Physician prices have seen a growth trend over the past several years, but between 2007 and 2014, hospital prices outpaced them, according to new research published in Health Affairs.
Hospital-based procedures have seen growth driven largely be the facility side of the equation, with prices for inpatient services ballooning by 43 percent over that time. Physician prices, meanwhile, grew by 18 percent.
Prices for outpatient services grew 25 percent in the same window. Physician prices on the outpatient end? Just 6 percent.
Four hospital-based procedures -- including knee replacement and cesarean section -- saw the hospital portion of the total price eat up between 64 and 84 percent of the total cost, the study found.
The underlying reason for the discrepancy isn't currently known, but the authors still passed on some recommendations to lawmakers, urging them to consider legislation that would reduce hospital price growth.
Some means of doing so, they said, include a more rigorous enforcement of antitrust statutes regarding mergers and acquisitions. The idea is that consolidation is one of the primary factors contributing to price growth on the facility side, with prices typically increasing after mergers.
During the study period, the average facility fee was about $14,000. The average physician fee, by contrast, was about $4,000. Hospitals accounted for about 70 percent of the price growth.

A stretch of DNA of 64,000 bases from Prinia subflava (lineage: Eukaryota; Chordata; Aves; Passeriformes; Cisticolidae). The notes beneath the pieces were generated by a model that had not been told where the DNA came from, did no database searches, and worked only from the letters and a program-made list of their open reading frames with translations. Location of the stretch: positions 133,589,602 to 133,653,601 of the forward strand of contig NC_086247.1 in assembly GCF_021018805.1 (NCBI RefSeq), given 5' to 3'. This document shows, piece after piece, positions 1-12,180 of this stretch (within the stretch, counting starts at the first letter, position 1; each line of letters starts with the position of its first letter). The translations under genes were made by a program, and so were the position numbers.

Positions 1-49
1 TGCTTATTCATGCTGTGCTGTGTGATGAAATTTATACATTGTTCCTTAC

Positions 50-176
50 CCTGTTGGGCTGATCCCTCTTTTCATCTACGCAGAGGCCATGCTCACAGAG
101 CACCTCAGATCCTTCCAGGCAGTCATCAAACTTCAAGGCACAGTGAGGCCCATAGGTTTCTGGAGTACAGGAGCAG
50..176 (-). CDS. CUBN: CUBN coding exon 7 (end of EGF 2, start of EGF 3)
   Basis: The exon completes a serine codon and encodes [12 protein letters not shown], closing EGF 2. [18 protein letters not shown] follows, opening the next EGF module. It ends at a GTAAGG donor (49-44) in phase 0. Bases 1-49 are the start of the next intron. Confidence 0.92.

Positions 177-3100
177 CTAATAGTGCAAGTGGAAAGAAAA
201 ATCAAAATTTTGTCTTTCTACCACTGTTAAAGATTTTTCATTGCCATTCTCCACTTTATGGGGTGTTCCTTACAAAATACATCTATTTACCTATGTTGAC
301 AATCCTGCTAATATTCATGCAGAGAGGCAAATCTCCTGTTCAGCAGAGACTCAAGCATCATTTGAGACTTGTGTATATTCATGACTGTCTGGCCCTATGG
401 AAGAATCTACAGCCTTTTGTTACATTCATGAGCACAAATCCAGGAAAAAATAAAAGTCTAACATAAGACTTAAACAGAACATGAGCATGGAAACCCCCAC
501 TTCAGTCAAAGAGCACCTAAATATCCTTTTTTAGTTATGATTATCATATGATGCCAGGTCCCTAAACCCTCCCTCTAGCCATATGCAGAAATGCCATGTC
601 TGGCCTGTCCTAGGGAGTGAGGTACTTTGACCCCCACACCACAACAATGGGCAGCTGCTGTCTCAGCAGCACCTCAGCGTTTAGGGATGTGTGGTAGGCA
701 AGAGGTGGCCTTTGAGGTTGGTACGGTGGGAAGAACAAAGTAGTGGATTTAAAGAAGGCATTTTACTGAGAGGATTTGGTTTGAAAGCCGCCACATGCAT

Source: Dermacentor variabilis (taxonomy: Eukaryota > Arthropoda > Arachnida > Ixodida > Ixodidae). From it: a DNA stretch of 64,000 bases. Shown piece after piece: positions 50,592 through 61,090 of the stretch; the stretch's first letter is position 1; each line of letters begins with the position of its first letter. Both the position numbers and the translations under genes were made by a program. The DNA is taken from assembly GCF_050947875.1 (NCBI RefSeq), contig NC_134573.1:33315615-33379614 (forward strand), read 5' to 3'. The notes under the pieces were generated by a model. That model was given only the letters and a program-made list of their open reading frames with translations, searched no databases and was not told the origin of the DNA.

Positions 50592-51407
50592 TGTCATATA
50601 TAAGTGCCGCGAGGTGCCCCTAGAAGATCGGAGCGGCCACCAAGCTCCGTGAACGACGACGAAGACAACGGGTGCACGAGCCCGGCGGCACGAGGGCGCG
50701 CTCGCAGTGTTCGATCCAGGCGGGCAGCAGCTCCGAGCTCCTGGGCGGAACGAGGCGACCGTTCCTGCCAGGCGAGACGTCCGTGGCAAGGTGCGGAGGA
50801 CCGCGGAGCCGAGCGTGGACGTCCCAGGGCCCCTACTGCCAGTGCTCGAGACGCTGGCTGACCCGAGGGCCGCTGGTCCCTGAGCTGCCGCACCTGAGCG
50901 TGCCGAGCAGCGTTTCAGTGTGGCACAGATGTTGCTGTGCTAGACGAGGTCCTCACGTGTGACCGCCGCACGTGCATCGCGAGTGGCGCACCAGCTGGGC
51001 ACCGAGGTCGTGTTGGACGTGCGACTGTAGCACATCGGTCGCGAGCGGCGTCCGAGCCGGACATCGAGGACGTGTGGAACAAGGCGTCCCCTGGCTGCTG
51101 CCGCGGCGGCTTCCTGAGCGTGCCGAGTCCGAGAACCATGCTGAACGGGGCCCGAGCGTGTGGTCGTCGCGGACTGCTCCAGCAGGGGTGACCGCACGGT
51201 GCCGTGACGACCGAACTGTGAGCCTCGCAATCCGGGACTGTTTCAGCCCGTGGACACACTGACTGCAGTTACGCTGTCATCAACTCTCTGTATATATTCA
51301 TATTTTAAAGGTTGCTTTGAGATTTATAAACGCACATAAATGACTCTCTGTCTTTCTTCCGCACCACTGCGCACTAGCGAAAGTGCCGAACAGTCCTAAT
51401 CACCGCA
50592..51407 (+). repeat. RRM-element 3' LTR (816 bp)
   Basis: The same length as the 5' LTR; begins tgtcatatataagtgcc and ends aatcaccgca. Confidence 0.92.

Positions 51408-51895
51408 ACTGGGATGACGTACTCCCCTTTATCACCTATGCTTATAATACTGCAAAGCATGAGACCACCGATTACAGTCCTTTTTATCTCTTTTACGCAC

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On Tuesday, the American Hospital Association disputed the Health Affairs report's findings, claiming the conclusions were too broad. One of the sticking points for the AHA is that the research uses data from employer-sponsored plans -- and leaves out claims from Medicare, Medicaid and Blue Cross Blue Shield.
The AHA also contended that hospitals incur expenses that doctors don't, including regulatory compliance and administrative expenses.
The first half of 2018 saw just 1.9 percent growth, due partly to price increases of only 2 percent in the second quarter. And you have to go pretty far back to find quarterly price growth above 2 percent -- the last time it happened was in 2012.
Still, growth has been steady, and the country's healthcare spending habits are at a level nearly double that of similar countries. Spending per capita in the U.S. is more than $9,000, compared to just over $5,000 in other Western nations.
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